Monday, June 24, 2019

Today in the history of the American comic strip: June 24

American cartoonists and writers may not have invented the comic strip, but some argue that the comics, as we know them today, are an American creation. Clearly, the United States has played an outsize role in the development of this underappreciated art form.

6.24.1926: Walt Wallet and Phyllis Blossom finally get married in Frank King’s Gasoline Alley.

6.24.1949: In another high-profile romance, Joe Palooka and Ann Howe are wed in Joe Palooka.

6.24.1969: Frank King, the creator of Gasoline Alley, dies at 86. His strip, which remains in syndication, is the second-longest-running strip in the United States, after The Katzenjammer Kids.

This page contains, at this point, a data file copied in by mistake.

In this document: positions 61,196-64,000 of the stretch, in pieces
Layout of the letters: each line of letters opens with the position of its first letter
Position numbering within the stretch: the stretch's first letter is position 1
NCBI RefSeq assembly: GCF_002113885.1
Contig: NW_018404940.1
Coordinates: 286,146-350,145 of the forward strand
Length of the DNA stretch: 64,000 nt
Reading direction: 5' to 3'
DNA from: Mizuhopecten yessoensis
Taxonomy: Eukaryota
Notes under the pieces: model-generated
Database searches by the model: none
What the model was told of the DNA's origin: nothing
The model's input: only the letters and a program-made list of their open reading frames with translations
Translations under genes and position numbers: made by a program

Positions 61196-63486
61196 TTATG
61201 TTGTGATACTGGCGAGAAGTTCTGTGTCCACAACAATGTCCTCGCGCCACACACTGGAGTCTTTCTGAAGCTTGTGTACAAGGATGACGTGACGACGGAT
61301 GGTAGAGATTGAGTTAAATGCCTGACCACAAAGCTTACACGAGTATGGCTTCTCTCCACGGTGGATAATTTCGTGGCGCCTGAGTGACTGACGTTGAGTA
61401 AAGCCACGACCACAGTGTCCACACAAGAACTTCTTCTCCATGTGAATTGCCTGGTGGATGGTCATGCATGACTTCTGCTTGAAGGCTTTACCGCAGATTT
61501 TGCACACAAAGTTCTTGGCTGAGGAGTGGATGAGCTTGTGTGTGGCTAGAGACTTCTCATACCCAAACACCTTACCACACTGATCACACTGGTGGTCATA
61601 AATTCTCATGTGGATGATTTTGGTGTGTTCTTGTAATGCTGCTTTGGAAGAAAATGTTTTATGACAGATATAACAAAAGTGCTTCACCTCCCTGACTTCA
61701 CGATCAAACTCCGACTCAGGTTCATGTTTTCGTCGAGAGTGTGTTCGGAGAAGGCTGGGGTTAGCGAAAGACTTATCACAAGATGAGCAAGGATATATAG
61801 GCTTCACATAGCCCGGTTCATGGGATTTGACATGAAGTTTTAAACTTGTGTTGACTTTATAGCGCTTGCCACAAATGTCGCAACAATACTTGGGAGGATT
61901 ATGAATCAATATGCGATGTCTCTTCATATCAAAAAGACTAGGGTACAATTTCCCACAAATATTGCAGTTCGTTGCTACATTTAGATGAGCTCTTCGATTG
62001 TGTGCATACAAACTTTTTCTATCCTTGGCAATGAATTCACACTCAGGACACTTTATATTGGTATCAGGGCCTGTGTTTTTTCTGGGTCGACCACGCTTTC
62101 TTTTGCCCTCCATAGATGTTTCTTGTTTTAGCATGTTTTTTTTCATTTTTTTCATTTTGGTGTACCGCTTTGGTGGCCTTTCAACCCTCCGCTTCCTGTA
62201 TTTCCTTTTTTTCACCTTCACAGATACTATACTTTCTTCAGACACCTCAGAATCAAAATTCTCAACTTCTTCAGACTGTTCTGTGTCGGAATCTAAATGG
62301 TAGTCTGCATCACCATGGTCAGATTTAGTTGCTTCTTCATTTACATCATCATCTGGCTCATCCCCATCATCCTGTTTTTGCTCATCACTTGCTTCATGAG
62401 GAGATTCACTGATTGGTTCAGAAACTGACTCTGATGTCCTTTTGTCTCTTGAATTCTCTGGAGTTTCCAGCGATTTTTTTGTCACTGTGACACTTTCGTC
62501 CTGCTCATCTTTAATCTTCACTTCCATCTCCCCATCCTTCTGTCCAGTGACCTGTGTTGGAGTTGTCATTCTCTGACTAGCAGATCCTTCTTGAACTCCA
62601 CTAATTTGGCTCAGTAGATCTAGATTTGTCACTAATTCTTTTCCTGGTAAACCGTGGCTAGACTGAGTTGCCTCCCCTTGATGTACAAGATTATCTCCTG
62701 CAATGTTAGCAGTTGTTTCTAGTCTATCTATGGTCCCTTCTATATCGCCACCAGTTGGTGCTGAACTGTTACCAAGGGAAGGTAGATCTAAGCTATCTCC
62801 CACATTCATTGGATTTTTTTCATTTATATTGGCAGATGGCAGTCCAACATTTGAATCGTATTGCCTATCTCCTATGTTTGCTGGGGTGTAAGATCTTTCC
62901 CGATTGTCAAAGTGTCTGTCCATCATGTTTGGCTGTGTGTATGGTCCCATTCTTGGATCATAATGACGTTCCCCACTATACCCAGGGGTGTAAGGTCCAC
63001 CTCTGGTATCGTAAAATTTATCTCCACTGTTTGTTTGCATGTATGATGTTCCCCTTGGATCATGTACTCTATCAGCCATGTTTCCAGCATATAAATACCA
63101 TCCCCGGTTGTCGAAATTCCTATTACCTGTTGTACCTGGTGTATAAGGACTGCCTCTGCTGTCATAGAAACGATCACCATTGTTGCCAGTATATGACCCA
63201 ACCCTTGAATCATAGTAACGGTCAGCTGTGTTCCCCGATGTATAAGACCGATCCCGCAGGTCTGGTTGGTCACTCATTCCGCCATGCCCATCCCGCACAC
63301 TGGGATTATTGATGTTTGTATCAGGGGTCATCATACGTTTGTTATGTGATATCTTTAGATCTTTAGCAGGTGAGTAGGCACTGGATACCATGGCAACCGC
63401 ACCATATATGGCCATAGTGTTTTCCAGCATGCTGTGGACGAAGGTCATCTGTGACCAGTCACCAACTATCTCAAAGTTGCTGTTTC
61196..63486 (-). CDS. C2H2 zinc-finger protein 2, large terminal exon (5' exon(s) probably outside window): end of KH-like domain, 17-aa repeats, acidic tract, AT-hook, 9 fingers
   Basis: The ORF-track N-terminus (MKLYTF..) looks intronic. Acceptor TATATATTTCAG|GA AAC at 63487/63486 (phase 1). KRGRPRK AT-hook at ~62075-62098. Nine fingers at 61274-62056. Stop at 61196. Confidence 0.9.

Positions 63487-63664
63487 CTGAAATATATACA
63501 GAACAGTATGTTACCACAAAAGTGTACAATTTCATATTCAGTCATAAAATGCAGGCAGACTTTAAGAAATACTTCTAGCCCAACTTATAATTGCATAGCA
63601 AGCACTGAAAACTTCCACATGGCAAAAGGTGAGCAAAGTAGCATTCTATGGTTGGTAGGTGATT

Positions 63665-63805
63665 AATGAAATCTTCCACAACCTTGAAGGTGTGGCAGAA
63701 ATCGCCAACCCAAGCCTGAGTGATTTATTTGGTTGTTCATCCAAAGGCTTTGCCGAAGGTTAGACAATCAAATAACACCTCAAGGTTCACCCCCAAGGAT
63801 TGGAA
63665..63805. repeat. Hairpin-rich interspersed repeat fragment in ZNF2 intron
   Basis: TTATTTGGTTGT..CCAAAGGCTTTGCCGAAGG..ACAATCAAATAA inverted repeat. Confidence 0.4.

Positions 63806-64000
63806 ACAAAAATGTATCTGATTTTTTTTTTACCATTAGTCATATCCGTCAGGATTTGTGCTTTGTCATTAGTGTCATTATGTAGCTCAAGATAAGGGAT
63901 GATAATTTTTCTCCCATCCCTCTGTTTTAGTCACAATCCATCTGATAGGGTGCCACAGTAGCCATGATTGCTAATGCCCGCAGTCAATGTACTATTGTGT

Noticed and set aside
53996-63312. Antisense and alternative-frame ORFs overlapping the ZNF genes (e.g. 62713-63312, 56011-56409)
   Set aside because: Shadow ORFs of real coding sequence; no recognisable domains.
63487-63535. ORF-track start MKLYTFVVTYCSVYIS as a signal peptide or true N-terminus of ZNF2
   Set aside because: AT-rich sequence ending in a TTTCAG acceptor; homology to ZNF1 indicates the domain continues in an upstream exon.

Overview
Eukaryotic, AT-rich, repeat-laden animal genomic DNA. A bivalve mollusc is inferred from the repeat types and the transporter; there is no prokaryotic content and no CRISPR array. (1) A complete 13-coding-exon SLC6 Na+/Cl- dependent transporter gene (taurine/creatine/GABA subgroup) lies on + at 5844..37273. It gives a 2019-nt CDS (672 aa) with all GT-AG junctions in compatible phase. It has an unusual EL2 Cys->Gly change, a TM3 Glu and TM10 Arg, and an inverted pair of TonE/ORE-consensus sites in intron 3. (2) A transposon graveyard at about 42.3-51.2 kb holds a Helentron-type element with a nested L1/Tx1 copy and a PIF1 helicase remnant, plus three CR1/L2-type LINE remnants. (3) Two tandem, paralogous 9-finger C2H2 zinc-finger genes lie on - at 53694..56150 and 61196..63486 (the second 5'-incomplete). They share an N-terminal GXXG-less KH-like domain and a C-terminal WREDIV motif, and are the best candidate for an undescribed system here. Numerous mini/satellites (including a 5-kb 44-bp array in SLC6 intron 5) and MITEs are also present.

6.24.2008: The Library of American Comics releases the first volume in its set of reprints of Harold Gray’s Little Orphan Annie.

Joe Palooka

Most of the information listed here from one day to the next comes from two online sites -- Wikipedia, and Don Markstein's Toonopedia -- as well as 100 Years of American Newspaper Comics, edited by Maurice Horn. Note that my focus is on American newspaper comic strips (and the occasional foreign strip that gained popularity in the United States). Thus, comic books and exclusively online comics are not included here.

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